SETTING THE SCENE: The Ravens couldn't have asked for much better weather to start training camp. The first full-team workout, which started at 2:30 and finished just after 5, played out under sunny skies and in temperatures in the mid-to-high 70's. Players, who undoubtedly appreciated the break from the summer heat, wore shells.
ON A MISSION: In the past, some of the Ravens' defensive stars would happily fade to the background during training camp workouts and allow some of the younger players to get the majority of the reps. But that wasn't the case with veteran linebacker Terrell Suggs, who didn't appear to be interested in taking too many plays off. Showing a quick burst off the line of scrimmage and looking fitter than he has in years, Suggs did a little of everything, including breaking up a potential skirmish between rookie center Ryan Jensen and veteran defensive lineman Marcus Spears.
LOUD AND CLEAR: It was evident that run game coordinator Juan Castillo has taken a lead role in overseeing the offensive line. Castillo was extremely vocal throughout the practice, encouraging his charges after almost every play. "That's what I'm talking about," he yelled at one point before giving Jensen and rookie tackle Rick Wagner a congratulatory slap on the shoulder. Castillo's excitement earned him a playful forearm push from Suggs.
K.O. STOUT: Before being forced to the sideline midway through the practice with a tweaked right hamstring, second-year offensive lineman Kelechi Osemele was showing why some team officials believe he'll be a quality left tackle someday. Forced to move from guard to tackle with Bryant McKinnie held out of practice because of weight issues, Osemele was physical and moving well. He didn't look uncomfortable in transitioning back to a position that he played at Iowa State.
STAY UP, ROOK: Rookie nose tackle Brandon Williams earned a stern lecture from defensive line coach Clarence Brooks for not keeping his feet during a couple of running plays. Coaches abhor seeing linemen lose their footing on running plays in practice because it creates pileup situations which can result in rolled ankles and banged-up knees.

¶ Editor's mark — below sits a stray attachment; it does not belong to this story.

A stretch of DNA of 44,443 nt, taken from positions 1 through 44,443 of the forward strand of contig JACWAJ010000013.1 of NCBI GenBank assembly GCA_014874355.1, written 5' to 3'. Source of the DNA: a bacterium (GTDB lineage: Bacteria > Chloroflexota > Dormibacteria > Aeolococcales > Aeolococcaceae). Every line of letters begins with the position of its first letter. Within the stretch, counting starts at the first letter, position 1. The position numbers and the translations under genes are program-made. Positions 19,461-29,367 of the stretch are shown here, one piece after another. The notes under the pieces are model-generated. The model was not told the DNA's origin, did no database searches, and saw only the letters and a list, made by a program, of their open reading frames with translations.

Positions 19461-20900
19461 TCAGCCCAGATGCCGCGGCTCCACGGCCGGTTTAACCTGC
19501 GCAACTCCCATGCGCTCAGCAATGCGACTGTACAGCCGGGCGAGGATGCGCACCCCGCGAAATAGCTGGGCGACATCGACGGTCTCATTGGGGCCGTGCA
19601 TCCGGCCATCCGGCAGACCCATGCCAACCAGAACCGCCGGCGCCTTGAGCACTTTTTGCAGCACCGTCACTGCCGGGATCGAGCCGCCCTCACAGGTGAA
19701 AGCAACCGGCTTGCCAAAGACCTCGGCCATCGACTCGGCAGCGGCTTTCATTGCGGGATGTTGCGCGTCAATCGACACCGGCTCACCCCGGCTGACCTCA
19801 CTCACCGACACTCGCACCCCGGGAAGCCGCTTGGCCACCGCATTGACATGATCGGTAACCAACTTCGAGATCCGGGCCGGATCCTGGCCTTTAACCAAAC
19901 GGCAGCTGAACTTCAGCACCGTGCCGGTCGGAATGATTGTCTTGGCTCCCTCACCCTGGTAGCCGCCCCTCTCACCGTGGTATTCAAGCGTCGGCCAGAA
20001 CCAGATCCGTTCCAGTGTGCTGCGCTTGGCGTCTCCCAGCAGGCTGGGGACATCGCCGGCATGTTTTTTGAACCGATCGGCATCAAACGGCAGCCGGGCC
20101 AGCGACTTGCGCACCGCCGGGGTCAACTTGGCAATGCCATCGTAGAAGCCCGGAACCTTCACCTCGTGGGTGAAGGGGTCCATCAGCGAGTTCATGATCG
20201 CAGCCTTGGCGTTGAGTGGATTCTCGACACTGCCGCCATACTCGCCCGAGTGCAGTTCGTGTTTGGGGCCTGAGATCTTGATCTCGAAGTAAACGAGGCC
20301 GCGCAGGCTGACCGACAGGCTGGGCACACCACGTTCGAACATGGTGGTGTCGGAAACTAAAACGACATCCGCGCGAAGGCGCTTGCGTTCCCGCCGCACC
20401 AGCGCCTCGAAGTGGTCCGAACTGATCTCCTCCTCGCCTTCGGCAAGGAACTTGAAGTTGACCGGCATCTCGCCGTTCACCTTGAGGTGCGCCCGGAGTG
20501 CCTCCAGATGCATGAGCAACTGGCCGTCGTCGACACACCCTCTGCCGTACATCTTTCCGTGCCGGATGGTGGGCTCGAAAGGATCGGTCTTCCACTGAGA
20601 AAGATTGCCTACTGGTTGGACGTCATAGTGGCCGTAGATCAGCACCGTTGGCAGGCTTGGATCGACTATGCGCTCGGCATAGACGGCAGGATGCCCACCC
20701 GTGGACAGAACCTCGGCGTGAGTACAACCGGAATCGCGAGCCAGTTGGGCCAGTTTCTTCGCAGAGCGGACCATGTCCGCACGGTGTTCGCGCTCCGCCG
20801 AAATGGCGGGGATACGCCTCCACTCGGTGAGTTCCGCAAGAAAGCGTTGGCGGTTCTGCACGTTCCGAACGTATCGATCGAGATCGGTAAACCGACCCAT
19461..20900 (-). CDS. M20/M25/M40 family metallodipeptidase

JOE MEET JIMMY: Ravens quarterback Joe Flacco insists that he doesn't target specific cornerbacks, that he just throws where his reads take him. But it certainly appeared that he had a radar lock on Jimmy Smith for much of the practice. Flacco threw Smith's way about five times in a seven-play span, resulting in a catch by Torrey Smith, two by LaQuan Williams, a drop by Tandon Doss and then a pass-interference call on Smith who was defending a fade route by David Reed.
SOME GOOD AND BAD: The competition for the final three or four wide-receiver spots on the roster will likely be hotly-contested throughout the preseason. On Day 1, LaQuan Williams (Poly, Maryland) may have stood out the most with several nice catches. Deonte Thompson and Tandon Doss also made some plays, but they mixed in a drop or two as well.
HE'S AT IT AGAIN: This year, there is no kicking competition to monitor daily at the Under Armour Performance Center. But that didn't stop second-year kicker Justin Tucker from putting on a show. Tucker probably drew the loudest cheers of the day by drilling a 58-yard field goal with room to spare.
INJURY REPORT: The only new injury appeared to be suffered by Osemele with the tweaked hamstring. Guard Marshal Yanda (shoulder), linebacker Jameel McClain (spine contusion) and safety Anthony Levine (undisclosed) are all on the physically-unable-to-perform list and not practicing. Defensive lineman Kapron Lewis-Moore (knee) remains on the non-football injury list. Undrafted free agent cornerback Moe Lee (undisclosed) watched practice from the sidelines.
OVERHEARD: "All I know is whatever they want me to do, I'm going to do it. If that's pass the water out dog, I'm going to be the best water boy in the world." – Jacoby Jones on whether an increased role at wide receiver would limit his opportunities on kickoff and punt returns.Copyright © 2014, The Baltimore Sun